Whats on... in Hurghada





Thursday 6th of April @ Villa Kunterbunt & Bordiehn's Restaurant in ARABIA HOTEL

Starting 7 pm
FREE of charge

  • International Show
  • Fire
  • Artistic
  • Jonglage
  • Entertainment
  • and more.....

    for more information call 0101232354







Body & Soul

What is depression

The word 'depression' is used to describe everyday feelings of low mood which can affect us all from time to time. Feeling sad or fed up is a normal reaction to experiences that are upsetting, stressful or difficult; those feelings will usually pass.

If you are affected by depression, you are not 'just' sad or upset. You have an illness which means that intense feeling of persistent sadness, helplessness and hopelessness are accompanied by physical effects such as sleeplessness, a loss of energy, or physical aches and pains.

Sometimes people may not realise how depressed they are, especially if they have been feeling the same for a long time, if they have been trying to cope with their depression by keeping themselves busy, or if their depressive symptoms are more physical than emotional.

Here is a list of the most common symptoms of depression. As a general rule, if you have experienced four or more of these symptoms, for most of the day nearly every day, for over two weeks, then you should seek help.

* Tiredness and loss of energy
* Persistent sadness
* Loss of self-confidence and self-esteem
* Difficulty concentrating
* Not being able to enjoy things that are usually pleasurable or interesting
* Undue feelings of guilt or worthlessness
* Feelings of helplessness and hopelessness
* Sleeping problems - difficulties in getting off to sleep or waking up much earlier than usual
* Avoiding other people, sometimes even your close friends
* Finding it hard to function at work/college/school
* Loss of appetite
* Loss of sex drive and/ or sexual problems
* Physical aches and pains
* Thinking about suicide and death
* Self-harm







  • International Cuisine
  • T-Bone, Porterhouse and Filletsteaks
  • Incredible Delicious Salads
  • Daily Specials
  • Sandwiches to match a Main Course
  • Cake & Sweet of the Day
  • Variety of Bread from our Bakery
  • Catering & Party menu

Parents & Kids

Fluffy Easter Chick

Fluffy chicks are great for Easter basket gifts, placed at each setting for Easter brunch or dinner, or scattered among colored eggs and pretty flowers as a centerpiece. Think of what a nice surprise they would be for a small child to discover on an Easter egg hunt!


  • 2" White Styrofoam egg shape
  • Two orange chenille stems
  • Two 12mm wiggle eyes
  • 10-12 yellow feathers
  • Craft glue
  • 8"-10" length of 1/8" wide ribbon
  • Scissor
If desired, instead of yellow feathers, create your chicks with other bright colored feathers; and don't forget they can be smaller or larger than the size we have made here.

  1. To form legs, cut one chenille stem in half. Bend each piece in half. Bend each end up to form a "u" shape. Glue loose end of each leg into bottom of large end of egg.
  2. For beak, bend 1/4 of second chenille stem to form two loops, the bottom slightly larger than the top. Leave enough chenille stem at end to insert into Styrofoam shape. Glue into place.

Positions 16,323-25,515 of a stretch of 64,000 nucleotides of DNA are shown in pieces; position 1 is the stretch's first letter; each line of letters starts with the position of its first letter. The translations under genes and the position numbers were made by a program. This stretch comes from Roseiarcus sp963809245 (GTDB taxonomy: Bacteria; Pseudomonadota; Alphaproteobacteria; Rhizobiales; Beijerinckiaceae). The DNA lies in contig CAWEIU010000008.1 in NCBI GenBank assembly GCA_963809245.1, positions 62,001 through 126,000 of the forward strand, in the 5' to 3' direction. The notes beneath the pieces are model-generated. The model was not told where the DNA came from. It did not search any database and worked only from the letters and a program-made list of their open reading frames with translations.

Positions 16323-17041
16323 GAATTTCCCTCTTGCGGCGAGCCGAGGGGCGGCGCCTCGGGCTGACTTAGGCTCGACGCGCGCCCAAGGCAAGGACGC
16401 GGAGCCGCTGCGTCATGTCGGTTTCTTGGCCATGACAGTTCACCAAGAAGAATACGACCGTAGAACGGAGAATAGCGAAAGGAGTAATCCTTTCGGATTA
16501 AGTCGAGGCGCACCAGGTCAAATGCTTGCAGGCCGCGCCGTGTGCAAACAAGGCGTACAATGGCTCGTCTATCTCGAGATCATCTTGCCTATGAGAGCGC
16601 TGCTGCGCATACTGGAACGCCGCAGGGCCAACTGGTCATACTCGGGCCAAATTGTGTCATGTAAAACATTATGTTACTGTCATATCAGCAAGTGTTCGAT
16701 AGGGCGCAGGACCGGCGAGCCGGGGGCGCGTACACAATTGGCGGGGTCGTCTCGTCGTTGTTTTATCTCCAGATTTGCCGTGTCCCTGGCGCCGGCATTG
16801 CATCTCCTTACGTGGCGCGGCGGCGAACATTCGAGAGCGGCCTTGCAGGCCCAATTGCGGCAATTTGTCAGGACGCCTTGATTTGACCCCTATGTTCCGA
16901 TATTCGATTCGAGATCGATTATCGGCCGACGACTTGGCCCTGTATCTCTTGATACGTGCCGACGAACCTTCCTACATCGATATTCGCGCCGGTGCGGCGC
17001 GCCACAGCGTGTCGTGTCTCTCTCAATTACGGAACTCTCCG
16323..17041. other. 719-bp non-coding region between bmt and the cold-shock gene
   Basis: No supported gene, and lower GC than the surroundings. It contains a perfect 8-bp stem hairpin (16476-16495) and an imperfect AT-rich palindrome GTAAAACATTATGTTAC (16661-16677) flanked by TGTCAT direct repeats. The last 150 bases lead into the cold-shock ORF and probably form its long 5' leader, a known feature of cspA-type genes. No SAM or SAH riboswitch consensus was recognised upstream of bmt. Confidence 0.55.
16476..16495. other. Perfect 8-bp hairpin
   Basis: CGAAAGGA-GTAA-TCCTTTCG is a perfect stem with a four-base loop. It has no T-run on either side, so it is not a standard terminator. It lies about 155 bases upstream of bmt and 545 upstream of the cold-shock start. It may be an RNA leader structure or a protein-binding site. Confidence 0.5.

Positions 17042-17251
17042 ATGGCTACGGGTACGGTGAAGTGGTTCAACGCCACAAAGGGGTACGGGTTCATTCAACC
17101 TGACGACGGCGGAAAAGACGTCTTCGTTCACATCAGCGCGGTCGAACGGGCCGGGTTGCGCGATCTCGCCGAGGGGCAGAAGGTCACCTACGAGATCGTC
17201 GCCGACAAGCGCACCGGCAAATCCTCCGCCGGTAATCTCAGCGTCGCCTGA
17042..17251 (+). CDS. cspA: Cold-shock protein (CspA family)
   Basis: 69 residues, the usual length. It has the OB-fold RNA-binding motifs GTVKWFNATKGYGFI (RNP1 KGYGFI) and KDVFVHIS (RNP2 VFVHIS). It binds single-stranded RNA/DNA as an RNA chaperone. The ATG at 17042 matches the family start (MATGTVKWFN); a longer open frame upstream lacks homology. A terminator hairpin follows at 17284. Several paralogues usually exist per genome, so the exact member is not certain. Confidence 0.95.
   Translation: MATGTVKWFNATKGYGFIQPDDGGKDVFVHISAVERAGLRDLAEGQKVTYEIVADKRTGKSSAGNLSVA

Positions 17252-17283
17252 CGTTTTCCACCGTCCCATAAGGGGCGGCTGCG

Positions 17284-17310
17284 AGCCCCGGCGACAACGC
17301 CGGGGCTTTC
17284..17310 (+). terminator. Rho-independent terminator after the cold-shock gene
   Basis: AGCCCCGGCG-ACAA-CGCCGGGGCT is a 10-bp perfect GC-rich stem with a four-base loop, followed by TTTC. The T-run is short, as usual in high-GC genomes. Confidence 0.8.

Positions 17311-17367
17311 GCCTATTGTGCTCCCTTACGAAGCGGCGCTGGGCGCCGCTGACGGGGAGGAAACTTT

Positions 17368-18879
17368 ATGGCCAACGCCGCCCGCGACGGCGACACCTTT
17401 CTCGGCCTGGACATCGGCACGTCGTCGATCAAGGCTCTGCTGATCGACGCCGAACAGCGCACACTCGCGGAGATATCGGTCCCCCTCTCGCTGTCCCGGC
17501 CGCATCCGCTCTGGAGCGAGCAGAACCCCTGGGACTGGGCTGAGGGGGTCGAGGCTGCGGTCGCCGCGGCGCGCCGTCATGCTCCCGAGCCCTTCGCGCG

3. For tail, bend 1/4 of chenille stem into two loops and insert at back of egg shape. This will help the chick to sit up.
  4. Glue two eyes in place.
  5. Glue yellow feathers around back side of egg with the "stem" pointing upward. Gently bend the stem of the feather to form to the shape of the egg.
  6. For wings, tail, and topknot, place glue on end of feather and stick into Styrofoam shape so it sticks out. If needed, add extra feathers.
  7. Create small bow out of ribbon and glue to topknot.






Special Announcements :::April 2006 :::

Opening Hours
from 10 am - 2 am

Chill Out Music

Cool Drinks

Great Food

Every Saturday from 8 pm
Choose your real Cocktail from the menu.
Pay the first one and drink your favorite till midnight for free!

B R E A K F A S T @ 10 am - 01 pm
get it all day long, but in this time we serve
Italian coffee and tea as much as you can drink!

A F T E R W O R K @ 05 pm - 08 pm
for our hard working diving staff and their guests:
All pizza and pasta 50% off!

Also check our regular Menu for Breakfast, Salads, Sandwiches, Pizza & Pasta and Desserts




  • 3 cups grated carrots
  • 2 cups all-purpose flour
  • 2 cups white sugar
  • 2 teaspoons baking soda
  • 1 teaspoon baking powder
  • 1/2 teaspoon salt
  • 1 teaspoon ground cinnamon
  • 4 eggs
  • 1 1/2 cups vegetable oil
  • 1 1/4 teaspoons vanilla extract
  • 1 (8 ounce) can crushed pineapple with juice
  • 3/4 cup chopped pecans
  • 3 1/2 cups confectioners' sugar
  • 1 (8 ounce) package Neufchatel cheese
  • 1/2 cup butter, softened
  • 1 1/4 teaspoons vanilla extract
  • 1 cup chopped pecans


  1. Preheat oven to 350 degrees F (175 degrees C). Grease and flour a 9x13 inch pan.
  2. In a large bowl, combine grated carrots, flour, white sugar, baking soda, baking powder, salt and cinnamon. Stir in eggs, oil, 1 1/4 teaspoon vanilla, pineapple and 3/4 cup chopped pecans. Spoon batter into prepared pan.
  3. Bake in the preheated oven for 30 to 40 minutes, or until a toothpick inserted into the center of the cake comes out clean. Allow to cool.
  4. To Make Frosting: In a medium bowl, combine confectioners' sugar, Neufchatel cheese, 1/2 cup butter or margarine and 1 1/4 teaspoons vanilla. Beat until